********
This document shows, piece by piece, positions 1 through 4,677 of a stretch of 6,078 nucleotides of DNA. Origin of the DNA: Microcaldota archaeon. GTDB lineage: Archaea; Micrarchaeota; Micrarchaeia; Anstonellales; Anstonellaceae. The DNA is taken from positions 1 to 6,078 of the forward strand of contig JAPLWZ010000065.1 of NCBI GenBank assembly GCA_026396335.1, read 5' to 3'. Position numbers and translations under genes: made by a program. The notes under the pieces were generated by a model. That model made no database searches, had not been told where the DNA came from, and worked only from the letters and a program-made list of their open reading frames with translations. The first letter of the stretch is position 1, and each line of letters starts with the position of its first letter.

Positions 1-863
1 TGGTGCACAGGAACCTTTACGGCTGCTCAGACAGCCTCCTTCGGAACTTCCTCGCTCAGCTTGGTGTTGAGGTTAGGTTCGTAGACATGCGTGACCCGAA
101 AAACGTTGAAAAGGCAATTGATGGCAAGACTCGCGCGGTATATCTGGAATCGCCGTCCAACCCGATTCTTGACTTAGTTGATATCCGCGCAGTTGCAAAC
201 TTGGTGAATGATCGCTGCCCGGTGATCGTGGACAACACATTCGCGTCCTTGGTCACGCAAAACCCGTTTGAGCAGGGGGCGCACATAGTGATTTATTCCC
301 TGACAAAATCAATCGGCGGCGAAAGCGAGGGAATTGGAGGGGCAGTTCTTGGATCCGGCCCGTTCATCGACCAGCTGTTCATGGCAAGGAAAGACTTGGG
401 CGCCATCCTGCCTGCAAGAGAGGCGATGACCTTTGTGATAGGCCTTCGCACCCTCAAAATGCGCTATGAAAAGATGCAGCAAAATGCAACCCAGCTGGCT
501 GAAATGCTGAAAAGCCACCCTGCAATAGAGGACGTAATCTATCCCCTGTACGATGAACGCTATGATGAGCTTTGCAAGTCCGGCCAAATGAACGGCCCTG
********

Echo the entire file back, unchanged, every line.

This document shows, piece by piece, positions 1 through 4,677 of a stretch of 6,078 nucleotides of DNA. Origin of the DNA: Microcaldota archaeon. GTDB lineage: Archaea; Micrarchaeota; Micrarchaeia; Anstonellales; Anstonellaceae. The DNA is taken from positions 1 to 6,078 of the forward strand of contig JAPLWZ010000065.1 of NCBI GenBank assembly GCA_026396335.1, read 5' to 3'. Position numbers and translations under genes: made by a program. The notes under the pieces were generated by a model. That model made no database searches, had not been told where the DNA came from, and worked only from the letters and a program-made list of their open reading frames with translations. The first letter of the stretch is position 1, and each line of letters starts with the position of its first letter.

Positions 1-863
1 TGGTGCACAGGAACCTTTACGGCTGCTCAGACAGCCTCCTTCGGAACTTCCTCGCTCAGCTTGGTGTTGAGGTTAGGTTCGTAGACATGCGTGACCCGAA
101 AAACGTTGAAAAGGCAATTGATGGCAAGACTCGCGCGGTATATCTGGAATCGCCGTCCAACCCGATTCTTGACTTAGTTGATATCCGCGCAGTTGCAAAC
201 TTGGTGAATGATCGCTGCCCGGTGATCGTGGACAACACATTCGCGTCCTTGGTCACGCAAAACCCGTTTGAGCAGGGGGCGCACATAGTGATTTATTCCC
301 TGACAAAATCAATCGGCGGCGAAAGCGAGGGAATTGGAGGGGCAGTTCTTGGATCCGGCCCGTTCATCGACCAGCTGTTCATGGCAAGGAAAGACTTGGG
401 CGCCATCCTGCCTGCAAGAGAGGCGATGACCTTTGTGATAGGCCTTCGCACCCTCAAAATGCGCTATGAAAAGATGCAGCAAAATGCAACCCAGCTGGCT
501 GAAATGCTGAAAAGCCACCCTGCAATAGAGGACGTAATCTATCCCCTGTACGATGAACGCTATGATGAGCTTTGCAAGTCCGGCCAAATGAACGGCCCTG